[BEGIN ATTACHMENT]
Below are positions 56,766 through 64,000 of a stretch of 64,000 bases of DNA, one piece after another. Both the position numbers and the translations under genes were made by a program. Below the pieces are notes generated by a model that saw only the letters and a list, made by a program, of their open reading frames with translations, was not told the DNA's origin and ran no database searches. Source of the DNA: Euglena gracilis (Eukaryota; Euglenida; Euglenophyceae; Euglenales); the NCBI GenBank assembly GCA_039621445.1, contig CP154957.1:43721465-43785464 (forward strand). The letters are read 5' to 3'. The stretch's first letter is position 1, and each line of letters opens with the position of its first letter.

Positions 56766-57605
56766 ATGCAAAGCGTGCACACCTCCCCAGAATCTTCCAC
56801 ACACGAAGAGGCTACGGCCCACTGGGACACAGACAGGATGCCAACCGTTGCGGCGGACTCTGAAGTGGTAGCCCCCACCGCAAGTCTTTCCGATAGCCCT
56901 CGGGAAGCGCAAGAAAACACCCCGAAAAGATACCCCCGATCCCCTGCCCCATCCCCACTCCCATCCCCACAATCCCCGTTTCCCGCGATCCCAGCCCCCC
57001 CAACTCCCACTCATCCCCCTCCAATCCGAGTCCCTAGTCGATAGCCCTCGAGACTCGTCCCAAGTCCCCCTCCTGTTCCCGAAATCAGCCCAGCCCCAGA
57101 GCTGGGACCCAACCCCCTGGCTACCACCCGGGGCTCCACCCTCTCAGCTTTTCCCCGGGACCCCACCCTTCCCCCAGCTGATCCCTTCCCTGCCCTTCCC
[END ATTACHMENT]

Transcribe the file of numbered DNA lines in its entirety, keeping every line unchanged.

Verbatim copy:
Below are positions 56,766 through 64,000 of a stretch of 64,000 bases of DNA, one piece after another. Both the position numbers and the translations under genes were made by a program. Below the pieces are notes generated by a model that saw only the letters and a list, made by a program, of their open reading frames with translations, was not told the DNA's origin and ran no database searches. Source of the DNA: Euglena gracilis (Eukaryota; Euglenida; Euglenophyceae; Euglenales); the NCBI GenBank assembly GCA_039621445.1, contig CP154957.1:43721465-43785464 (forward strand). The letters are read 5' to 3'. The stretch's first letter is position 1, and each line of letters opens with the position of its first letter.

Positions 56766-57605
56766 ATGCAAAGCGTGCACACCTCCCCAGAATCTTCCAC
56801 ACACGAAGAGGCTACGGCCCACTGGGACACAGACAGGATGCCAACCGTTGCGGCGGACTCTGAAGTGGTAGCCCCCACCGCAAGTCTTTCCGATAGCCCT
56901 CGGGAAGCGCAAGAAAACACCCCGAAAAGATACCCCCGATCCCCTGCCCCATCCCCACTCCCATCCCCACAATCCCCGTTTCCCGCGATCCCAGCCCCCC
57001 CAACTCCCACTCATCCCCCTCCAATCCGAGTCCCTAGTCGATAGCCCTCGAGACTCGTCCCAAGTCCCCCTCCTGTTCCCGAAATCAGCCCAGCCCCAGA
57101 GCTGGGACCCAACCCCCTGGCTACCACCCGGGGCTCCACCCTCTCAGCTTTTCCCCGGGACCCCACCCTTCCCCCAGCTGATCCCTTCCCTGCCCTTCCC